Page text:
2017 could be the year of the unicorn


Richards believes the region’s internet-based enterprises are in for a brighter year in 2017.

Over the past few years, we’ve seen a fair number of Middle Eastern internet start-ups rise to become regional powerhouses. Many of these businesses have seen their valuations skyrocket as they’ve either taken on new investment, or simply dug in and dominated the markets they play in. This has set the scene for a 2017 that may see a raft of regional businesses reach that fabled ‘unicorn’ status — (ie) they’ll be worth more than $1bn.

Indeed, it’s often said that Souq.com is pretty much there already. It’s also said that Amazon has looked at buying Souq.com for $1bn. Who knows if that’s true, but we’ll obviously be looking on with great interest throughout the year to see if anything comes of these reports.

In 2016 alone, local ride-sharing firm Careem raised $350m in the first tranche of its $500m funding round. I think it’s fair to say that, once you’re talking those kinds of numbers, you’re probably looking at a company worth $1bn.

And let’s not forget that, although they’re not quite at unicorn status yet, plenty of internet businesses in the UAE are growing at alarmingly quick rates. For example, Propertyfinder.ae recently raised $20m at a $200m valuation.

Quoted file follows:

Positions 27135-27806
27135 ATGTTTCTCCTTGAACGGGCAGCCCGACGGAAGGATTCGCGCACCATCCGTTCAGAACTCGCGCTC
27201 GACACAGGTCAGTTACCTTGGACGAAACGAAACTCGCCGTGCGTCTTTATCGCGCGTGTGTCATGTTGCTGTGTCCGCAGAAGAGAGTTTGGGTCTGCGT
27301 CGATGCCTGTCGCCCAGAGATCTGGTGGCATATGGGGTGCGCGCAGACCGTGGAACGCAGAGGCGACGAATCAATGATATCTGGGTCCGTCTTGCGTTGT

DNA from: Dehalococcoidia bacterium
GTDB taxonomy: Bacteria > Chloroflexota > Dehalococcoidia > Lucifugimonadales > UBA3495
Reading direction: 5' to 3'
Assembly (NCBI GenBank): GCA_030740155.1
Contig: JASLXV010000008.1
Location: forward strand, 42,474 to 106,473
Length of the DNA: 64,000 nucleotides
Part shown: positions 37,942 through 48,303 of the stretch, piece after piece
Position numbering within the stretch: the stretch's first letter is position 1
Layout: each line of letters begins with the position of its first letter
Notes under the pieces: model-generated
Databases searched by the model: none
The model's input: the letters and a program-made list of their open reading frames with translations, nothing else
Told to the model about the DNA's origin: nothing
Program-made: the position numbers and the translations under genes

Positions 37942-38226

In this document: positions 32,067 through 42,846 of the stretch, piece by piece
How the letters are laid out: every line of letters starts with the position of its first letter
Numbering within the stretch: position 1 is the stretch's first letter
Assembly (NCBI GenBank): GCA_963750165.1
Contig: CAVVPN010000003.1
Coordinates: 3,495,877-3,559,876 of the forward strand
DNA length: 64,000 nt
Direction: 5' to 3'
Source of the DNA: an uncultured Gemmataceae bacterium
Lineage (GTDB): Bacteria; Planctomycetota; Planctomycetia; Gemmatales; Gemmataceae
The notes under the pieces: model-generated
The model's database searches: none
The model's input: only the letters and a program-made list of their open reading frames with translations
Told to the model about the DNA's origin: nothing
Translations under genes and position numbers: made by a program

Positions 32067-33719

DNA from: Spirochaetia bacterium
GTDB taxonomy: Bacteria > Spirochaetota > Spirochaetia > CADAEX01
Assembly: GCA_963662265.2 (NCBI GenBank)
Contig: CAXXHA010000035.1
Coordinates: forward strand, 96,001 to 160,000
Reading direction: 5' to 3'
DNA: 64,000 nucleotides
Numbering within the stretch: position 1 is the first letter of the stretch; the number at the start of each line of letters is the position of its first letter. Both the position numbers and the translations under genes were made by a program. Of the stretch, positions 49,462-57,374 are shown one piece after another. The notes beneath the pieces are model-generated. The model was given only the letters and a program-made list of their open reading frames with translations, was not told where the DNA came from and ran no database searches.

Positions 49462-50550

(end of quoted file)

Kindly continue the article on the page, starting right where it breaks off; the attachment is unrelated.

The company continues to grow, and you’d like to think that the company’s grip on the region, from a property portal point of view, makes it a merger and acquisition target for international portals like RightMove or Zillow.

Valuations will also be helped if we start seeing successful exits, which could well happen in 2017. Gulf Capital, one of the leading private equity firms in the region, has already announced that some of its companies are for sale, and that they’re hoping to close deals over the next two years. The next 12-18 months could see a number of startups either merge or exit as they continue to mature.

If we do see a few high profile exits next year, the entire ecosystem could look significantly better for everyone else. We may even see more activity from European and American funds, who currently don’t give the Middle East enough attention.

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At every start-up event I’ve been to, whether it’s been in London or Silicon Valley, the Middle East is often the last place to be mentioned when discussing interesting markets. Souq.com, Careem and Propertyfinder.ae are flying the flag for the Middle East, and some big exits would really put the region on the map.

None of this is set in stone, obviously. The global economy is still reasonably fragile, and with big political issues affecting Europe and the US, funds could dry up extremely quickly. Still, with the big internet businesses here playing out their expansion strategies, things are looking good.

Next year could very well be the Middle East’s year of the unicorn.

Jon Richards, CEO and co-founder, compareit4me.com

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